ANCHORAGE, Alaska (AP) -- Delegates here at an international conference on Arctic pollution say Alaska Natives are beginning to avoid traditional foods out of concerns they're contaminated with pesticides, heavy metals and other toxins.
Mike Zacharof, president of the Aleut International Association, said many of his fellow Natives on St. Paul Island in the Pribilofs are afraid seal livers may contain mercury.
''I have a son who has quit eating seal meat altogether,'' Zacharof said Monday.
Patricia Cochran, director of the Alaska Native Science Commission, said people around Prince William Sound no longer eat traditional foods because they fear consequences from the 1989 Exxon Valdez oil spill.
''This impacts not only our physical well-being but our emotional and spiritual lives as well,'' Cochran said.
The Alaska Native Science Commission is funded by the National Science Foundation to help incorporate traditional knowledge into scientific research and to encourage Natives to enter work in the sciences.
Natives from around Alaska have been seeing more tumors, lesions, spots and sores appearing on land and sea animals, she said.
Their concerns are being documented in a report by the Alaska Native Science Commission. The report is funded by the U.S. Environmental Protection Agency.
Scientific studies and local experience point to growing evidence of pollutants accumulating in the Arctic food chain.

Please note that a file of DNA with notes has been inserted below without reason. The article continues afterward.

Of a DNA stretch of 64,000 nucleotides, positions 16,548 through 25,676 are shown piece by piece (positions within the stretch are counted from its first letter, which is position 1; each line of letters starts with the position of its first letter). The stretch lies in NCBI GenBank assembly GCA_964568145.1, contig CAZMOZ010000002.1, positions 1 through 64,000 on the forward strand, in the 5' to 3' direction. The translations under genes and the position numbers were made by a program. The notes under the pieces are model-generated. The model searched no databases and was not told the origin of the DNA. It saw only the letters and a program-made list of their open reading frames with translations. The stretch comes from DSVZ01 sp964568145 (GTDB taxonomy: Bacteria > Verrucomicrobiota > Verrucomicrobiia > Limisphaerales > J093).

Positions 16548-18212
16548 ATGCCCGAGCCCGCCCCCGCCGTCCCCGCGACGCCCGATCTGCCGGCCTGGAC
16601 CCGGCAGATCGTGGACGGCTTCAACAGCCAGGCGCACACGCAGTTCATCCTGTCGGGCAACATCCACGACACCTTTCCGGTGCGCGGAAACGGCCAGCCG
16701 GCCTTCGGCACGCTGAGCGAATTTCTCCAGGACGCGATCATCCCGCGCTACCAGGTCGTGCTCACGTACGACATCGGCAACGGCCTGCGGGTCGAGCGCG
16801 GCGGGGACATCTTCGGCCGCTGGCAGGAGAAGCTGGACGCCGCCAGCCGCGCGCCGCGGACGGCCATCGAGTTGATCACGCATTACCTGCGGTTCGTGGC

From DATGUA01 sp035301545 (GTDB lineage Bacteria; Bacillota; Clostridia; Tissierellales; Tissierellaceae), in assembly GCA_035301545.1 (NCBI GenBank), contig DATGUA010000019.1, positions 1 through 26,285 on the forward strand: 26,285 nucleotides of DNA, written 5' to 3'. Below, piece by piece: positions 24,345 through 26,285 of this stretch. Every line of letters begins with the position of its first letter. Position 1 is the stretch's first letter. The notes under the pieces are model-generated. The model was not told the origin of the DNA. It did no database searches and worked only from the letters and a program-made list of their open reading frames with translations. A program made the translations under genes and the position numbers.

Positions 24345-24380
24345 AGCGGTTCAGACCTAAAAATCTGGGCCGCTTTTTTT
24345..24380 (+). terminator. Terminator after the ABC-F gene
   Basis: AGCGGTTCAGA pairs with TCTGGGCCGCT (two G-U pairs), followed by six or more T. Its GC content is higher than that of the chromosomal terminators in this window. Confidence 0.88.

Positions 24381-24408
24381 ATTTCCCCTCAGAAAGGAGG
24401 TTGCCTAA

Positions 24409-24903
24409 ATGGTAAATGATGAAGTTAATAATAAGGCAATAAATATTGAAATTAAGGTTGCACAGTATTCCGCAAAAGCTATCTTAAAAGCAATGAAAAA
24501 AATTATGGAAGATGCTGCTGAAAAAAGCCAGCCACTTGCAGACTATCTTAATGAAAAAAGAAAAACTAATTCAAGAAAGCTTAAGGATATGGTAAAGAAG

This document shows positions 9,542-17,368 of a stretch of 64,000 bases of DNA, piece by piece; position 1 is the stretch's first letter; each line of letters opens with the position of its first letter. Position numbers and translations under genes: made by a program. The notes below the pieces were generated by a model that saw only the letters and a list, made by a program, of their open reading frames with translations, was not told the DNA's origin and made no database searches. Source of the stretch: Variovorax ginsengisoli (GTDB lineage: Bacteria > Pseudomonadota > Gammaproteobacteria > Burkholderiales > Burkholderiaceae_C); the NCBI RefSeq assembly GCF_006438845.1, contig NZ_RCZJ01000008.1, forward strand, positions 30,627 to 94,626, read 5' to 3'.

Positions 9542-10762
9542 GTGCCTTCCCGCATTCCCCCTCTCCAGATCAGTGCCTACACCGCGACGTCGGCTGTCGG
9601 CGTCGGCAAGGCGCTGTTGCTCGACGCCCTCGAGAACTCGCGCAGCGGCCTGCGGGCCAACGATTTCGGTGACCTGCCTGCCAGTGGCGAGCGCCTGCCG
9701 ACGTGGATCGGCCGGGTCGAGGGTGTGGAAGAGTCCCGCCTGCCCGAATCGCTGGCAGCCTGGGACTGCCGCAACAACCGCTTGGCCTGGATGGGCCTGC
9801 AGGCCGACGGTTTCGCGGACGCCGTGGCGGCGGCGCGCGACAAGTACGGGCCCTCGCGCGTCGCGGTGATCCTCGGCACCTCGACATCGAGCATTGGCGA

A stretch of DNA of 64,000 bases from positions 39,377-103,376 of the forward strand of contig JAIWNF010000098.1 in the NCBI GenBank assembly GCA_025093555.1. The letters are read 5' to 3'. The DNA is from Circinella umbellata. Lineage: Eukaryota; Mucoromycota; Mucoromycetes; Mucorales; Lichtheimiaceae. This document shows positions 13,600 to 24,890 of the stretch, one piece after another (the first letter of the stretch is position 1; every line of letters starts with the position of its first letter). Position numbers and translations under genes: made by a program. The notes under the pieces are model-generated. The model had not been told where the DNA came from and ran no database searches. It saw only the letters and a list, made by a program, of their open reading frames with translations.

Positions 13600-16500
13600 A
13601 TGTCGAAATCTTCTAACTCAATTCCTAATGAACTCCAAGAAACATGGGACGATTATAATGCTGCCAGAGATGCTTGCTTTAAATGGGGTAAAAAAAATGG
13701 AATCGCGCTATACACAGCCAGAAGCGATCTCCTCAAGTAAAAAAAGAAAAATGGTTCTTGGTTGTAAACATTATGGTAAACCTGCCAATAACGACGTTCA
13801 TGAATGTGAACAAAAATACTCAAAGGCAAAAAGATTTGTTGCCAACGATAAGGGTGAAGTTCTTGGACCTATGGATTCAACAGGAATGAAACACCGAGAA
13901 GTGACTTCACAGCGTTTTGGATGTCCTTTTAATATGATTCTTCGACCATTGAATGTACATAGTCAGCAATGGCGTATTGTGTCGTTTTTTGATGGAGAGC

Research by the multinational Circumpolar Arctic Monitoring and Assessment Program has revealed high levels of the pesticide DDT in the breast milk of Russian mothers in Arctic regions.
Another study, by the University of Alaska Anchorage, indicates that pregnant Alaska Native women who eat subsistence foods may be exposing their fetuses to potentially dangerous pollutants.
''There's no question that people are concerned not only about what it's going to do to them but to their unborn children,'' Cochran said.
Other research has turned up elevated levels of pollutants in marine mammals, including polar bears, seals, and beluga and bowhead whales.
The Tanana Chiefs Conference, a tribal social services agency for the Alaska Interior based in Fairbanks, has detected high levels of DDT in salmon.
Scientists believe many of the pollutants originate in places far from the Arctic but make their way northward by way of ocean movements, river currents and wind patterns.
The cold climate makes it difficult for those substances to break down. As a result, scientists increasingly are referring to the Arctic as a ''sink'' for much of the world's poisons.
Alaska has the added burden of being home to a number of Cold War-era military sites contaminated with such hazardous substances as PCBs and dioxins. Some of the bases are in rich fishing areas like Adak in the Aleutians and St. Lawrence Island.
A recent study by a State University of New York scientist determined that the sites probably will continue to be sources of environmental pollution for decades.
While contamination has turned up in the kidneys of bowhead whales, Natives continue to eat them because the kidney is one of the choice parts of the whale, said Michael Pederson, an Alaska member of the Inuit Circumpolar Conference -- an international group representing Eskimo people around the Arctic.
But they do that with some trepidation, he said.
Natives need to know how much contamination is too much, Pederson said.
The International Conference on Arctic Development, Pollution and Biomarkers in Human Health continues through Wednesday.
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